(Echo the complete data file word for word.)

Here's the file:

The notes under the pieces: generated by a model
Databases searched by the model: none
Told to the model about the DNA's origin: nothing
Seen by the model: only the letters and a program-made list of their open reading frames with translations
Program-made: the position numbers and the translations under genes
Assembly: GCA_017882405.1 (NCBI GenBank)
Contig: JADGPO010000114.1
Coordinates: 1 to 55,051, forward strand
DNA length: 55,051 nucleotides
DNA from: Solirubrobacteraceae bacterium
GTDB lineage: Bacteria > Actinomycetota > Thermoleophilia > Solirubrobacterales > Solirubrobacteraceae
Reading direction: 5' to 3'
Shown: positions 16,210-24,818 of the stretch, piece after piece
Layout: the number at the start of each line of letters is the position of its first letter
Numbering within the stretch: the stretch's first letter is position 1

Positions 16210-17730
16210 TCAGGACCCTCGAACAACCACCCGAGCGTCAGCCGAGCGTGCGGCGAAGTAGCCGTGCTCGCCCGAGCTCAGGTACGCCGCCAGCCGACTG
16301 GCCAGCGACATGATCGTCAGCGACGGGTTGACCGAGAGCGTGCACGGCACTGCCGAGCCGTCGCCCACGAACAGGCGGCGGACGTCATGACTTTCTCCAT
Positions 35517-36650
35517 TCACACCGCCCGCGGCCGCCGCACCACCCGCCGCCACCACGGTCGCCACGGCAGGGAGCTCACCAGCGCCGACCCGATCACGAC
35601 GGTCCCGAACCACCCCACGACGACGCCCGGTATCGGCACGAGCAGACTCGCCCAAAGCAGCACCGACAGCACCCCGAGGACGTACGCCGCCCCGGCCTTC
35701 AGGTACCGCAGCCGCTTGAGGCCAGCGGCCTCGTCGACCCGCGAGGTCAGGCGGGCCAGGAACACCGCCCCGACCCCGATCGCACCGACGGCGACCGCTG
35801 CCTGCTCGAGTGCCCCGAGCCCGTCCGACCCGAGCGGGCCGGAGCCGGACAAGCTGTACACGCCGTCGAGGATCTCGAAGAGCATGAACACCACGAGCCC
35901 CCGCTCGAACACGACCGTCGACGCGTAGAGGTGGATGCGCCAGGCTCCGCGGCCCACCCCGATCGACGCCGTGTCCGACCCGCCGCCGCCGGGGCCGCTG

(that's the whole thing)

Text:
The notes under the pieces: generated by a model
Databases searched by the model: none
Told to the model about the DNA's origin: nothing
Seen by the model: only the letters and a program-made list of their open reading frames with translations
Program-made: the position numbers and the translations under genes
Assembly: GCA_017882405.1 (NCBI GenBank)
Contig: JADGPO010000114.1
Coordinates: 1 to 55,051, forward strand
DNA length: 55,051 nucleotides
DNA from: Solirubrobacteraceae bacterium
GTDB lineage: Bacteria > Actinomycetota > Thermoleophilia > Solirubrobacterales > Solirubrobacteraceae
Reading direction: 5' to 3'
Shown: positions 16,210-24,818 of the stretch, piece after piece
Layout: the number at the start of each line of letters is the position of its first letter
Numbering within the stretch: the stretch's first letter is position 1

Positions 16210-17730
16210 TCAGGACCCTCGAACAACCACCCGAGCGTCAGCCGAGCGTGCGGCGAAGTAGCCGTGCTCGCCCGAGCTCAGGTACGCCGCCAGCCGACTG
16301 GCCAGCGACATGATCGTCAGCGACGGGTTGACCGAGAGCGTGCACGGCACTGCCGAGCCGTCGCCCACGAACAGGCGGCGGACGTCATGACTTTCTCCAT
Positions 35517-36650
35517 TCACACCGCCCGCGGCCGCCGCACCACCCGCCGCCACCACGGTCGCCACGGCAGGGAGCTCACCAGCGCCGACCCGATCACGAC
35601 GGTCCCGAACCACCCCACGACGACGCCCGGTATCGGCACGAGCAGACTCGCCCAAAGCAGCACCGACAGCACCCCGAGGACGTACGCCGCCCCGGCCTTC
35701 AGGTACCGCAGCCGCTTGAGGCCAGCGGCCTCGTCGACCCGCGAGGTCAGGCGGGCCAGGAACACCGCCCCGACCCCGATCGCACCGACGGCGACCGCTG
35801 CCTGCTCGAGTGCCCCGAGCCCGTCCGACCCGAGCGGGCCGGAGCCGGACAAGCTGTACACGCCGTCGAGGATCTCGAAGAGCATGAACACCACGAGCCC
35901 CCGCTCGAACACGACCGTCGACGCGTAGAGGTGGATGCGCCAGGCTCCGCGGCCCACCCCGATCGACGCCGTGTCCGACCCGCCGCCGCCGGGGCCGCTG